The largest U.S. city on the United States–Canada border.
Detroit is a very large city located in the state of Michigan. With a population of 639,111 people and 274 constituent neighborhoods, Detroit is the largest community in Michigan.
Unlike some cities where white-collar or blue-collar occupations dominate the local economy, Detroit is neither predominantly one nor the other. Instead, it has a mixed workforce of both white- and blue-collar jobs. Overall, Detroit is a city of service providers, sales and office workers, and professionals. There are especially a lot of people living in Detroit who work in office and administrative support (12.25%), sales jobs (8.31%), and food service (7.41%).
Detroit is a popular destination for single career-starters. One thing that you will notice when you are out and about town is that there is a large population of people who are young, single, educated, and upwardly-mobile career starters out at restaurants, listening to live music, and enjoying other activities. They are a real visible part of the culture of Detroit. This makes Detroit a good place to live for young professionals. With so many people in this demographic, Detroit presents many opportunities for single professionals to enjoy themselves, socialize, and to create lasting relationships.
Detroit is a big city, and with that comes lots of benefits. One benefit is that most big cities have public transit, but Detroit really shines when it comes to the extensiveness and use of its public transit system. More than most large American cities, Detroit citizens use public transit daily to get to and from work. And while there are transportation options, most people in Detroit ride the bus. Whereas in some cities one is destined to sit in traffic every morning to get to work and every evening to get home, in Detroit a lot leave their cars at home (if they even choose to own one), and hop a ride on the bus.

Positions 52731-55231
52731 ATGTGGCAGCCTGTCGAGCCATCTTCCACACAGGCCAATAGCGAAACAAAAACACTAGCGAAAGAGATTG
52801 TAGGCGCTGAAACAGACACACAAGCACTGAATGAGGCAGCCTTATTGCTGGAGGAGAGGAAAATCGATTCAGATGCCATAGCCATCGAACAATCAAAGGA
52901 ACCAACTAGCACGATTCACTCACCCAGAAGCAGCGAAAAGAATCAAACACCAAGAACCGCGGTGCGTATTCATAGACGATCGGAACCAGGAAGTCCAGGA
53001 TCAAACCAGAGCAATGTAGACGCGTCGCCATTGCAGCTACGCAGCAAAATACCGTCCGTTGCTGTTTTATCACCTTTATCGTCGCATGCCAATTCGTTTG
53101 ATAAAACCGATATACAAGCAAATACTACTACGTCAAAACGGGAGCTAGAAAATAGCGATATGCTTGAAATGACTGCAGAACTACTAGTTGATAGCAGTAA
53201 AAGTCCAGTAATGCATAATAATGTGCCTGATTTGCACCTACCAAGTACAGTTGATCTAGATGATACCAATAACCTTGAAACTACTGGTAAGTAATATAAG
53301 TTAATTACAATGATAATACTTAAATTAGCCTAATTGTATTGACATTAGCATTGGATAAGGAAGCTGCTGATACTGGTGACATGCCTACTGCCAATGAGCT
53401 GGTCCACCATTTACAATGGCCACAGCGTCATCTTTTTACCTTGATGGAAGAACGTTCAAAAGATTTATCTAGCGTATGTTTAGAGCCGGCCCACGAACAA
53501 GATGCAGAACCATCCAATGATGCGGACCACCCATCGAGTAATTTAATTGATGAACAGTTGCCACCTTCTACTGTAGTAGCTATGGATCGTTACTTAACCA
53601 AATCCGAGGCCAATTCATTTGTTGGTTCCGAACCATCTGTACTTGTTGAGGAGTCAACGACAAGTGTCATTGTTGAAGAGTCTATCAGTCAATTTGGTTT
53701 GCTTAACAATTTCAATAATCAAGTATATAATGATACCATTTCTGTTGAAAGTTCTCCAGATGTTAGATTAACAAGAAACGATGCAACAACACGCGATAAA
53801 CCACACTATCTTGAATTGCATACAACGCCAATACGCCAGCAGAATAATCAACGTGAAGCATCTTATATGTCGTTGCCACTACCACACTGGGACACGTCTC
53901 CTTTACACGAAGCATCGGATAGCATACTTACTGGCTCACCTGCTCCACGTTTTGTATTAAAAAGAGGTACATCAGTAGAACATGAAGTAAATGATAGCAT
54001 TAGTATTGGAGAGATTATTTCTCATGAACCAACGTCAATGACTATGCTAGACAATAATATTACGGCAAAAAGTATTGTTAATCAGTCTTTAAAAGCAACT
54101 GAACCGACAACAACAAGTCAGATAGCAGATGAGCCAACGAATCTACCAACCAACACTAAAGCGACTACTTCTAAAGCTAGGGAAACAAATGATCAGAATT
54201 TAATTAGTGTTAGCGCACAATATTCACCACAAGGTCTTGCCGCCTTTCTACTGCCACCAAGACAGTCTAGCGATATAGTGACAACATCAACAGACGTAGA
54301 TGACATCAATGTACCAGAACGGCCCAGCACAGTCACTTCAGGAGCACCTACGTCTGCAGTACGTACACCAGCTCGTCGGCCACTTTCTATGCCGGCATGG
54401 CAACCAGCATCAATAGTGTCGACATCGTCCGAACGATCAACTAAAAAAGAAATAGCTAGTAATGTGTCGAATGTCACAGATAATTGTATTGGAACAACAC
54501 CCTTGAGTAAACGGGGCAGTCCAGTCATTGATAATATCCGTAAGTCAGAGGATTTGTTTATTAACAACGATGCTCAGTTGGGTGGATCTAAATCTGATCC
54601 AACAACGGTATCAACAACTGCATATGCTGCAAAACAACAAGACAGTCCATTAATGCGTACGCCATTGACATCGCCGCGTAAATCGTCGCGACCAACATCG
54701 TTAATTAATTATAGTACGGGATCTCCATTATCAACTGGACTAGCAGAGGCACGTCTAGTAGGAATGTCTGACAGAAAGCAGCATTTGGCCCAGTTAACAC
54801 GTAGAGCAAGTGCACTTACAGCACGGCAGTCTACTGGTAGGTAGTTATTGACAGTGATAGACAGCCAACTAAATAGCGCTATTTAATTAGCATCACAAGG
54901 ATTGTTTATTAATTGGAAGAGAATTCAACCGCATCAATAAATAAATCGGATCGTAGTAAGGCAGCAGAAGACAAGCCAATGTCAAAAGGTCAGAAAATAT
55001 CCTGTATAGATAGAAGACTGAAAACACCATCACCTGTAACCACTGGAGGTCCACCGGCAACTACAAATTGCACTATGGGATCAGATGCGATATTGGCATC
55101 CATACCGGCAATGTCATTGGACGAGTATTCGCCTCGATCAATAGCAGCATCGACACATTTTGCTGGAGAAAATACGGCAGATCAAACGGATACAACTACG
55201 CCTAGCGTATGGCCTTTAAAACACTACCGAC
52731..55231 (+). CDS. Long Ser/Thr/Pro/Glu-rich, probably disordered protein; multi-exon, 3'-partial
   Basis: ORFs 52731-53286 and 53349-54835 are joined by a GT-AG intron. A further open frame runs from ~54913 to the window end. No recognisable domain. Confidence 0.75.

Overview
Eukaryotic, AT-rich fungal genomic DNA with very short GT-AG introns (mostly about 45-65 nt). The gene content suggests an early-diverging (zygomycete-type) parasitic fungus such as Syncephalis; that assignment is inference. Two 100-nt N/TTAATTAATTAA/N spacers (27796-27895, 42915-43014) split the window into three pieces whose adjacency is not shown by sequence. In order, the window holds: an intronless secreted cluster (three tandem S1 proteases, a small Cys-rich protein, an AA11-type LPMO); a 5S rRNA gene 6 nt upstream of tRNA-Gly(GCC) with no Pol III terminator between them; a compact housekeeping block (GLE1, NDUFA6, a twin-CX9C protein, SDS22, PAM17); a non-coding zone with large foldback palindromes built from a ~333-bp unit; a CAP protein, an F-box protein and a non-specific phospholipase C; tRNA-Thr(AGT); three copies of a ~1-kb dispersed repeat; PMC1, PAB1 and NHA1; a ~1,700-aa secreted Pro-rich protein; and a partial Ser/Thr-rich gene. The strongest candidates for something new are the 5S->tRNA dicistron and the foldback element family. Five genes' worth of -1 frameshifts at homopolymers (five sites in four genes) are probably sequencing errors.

In terms of college education, the citizens of Detroit rank slightly lower than the national average. 16.35% of adults 25 and older in Detroit have a bachelor's degree or advanced degree, while 21.84% of adults have a 4-year degree or higher in the average American community.
The per capita income in Detroit in 2018 was $19,569, which is low income relative to Michigan and the nation. This equates to an annual income of $78,276 for a family of four. However, Detroit contains both very wealthy and poor people as well. Detroit also has one of the higher rates of people living in poverty in the nation, with 33.19% of its population below the federal poverty line.
Detroit is a very ethnically-diverse city. The people who call Detroit home describe themselves as belonging to a variety of racial and ethnic groups. The greatest number of Detroit residents report their race to be Black or African-American, followed by White. Important ancestries of people in Detroit include German, Irish, African, Polish, and Italian.
The most common language spoken in Detroit is English. Other important languages spoken here include Spanish and Arabic.
|TIME PERIOD||TOTAL APPRECIATION||AVG. ANNUAL RATE||COMPARED TO State*||COMPARED TO AMERICA*|
2021 Q3-2021 Q4
|Last 12 Months:
2020 Q4-2021 Q4
|Last 2 Years:
2019 Q4-2021 Q4
|Last 5 Years:
2016 Q4-2021 Q4
|Last 10 Years:
2011 Q4-2021 Q4
|Since 2000: Q1-2021 Q4||0.00%||0.00%|
RATINGS: 1=Very Low 2=Low 3=Moderate 4=High 5=Very High
|REGIONAL TREND||LAST 1 YEAR||COMPARED TO NATION*||LAST 2 YEARS||COMPARED TO NATION*|
|Stock Performance of Region's Industries||0.00%||0.00%|
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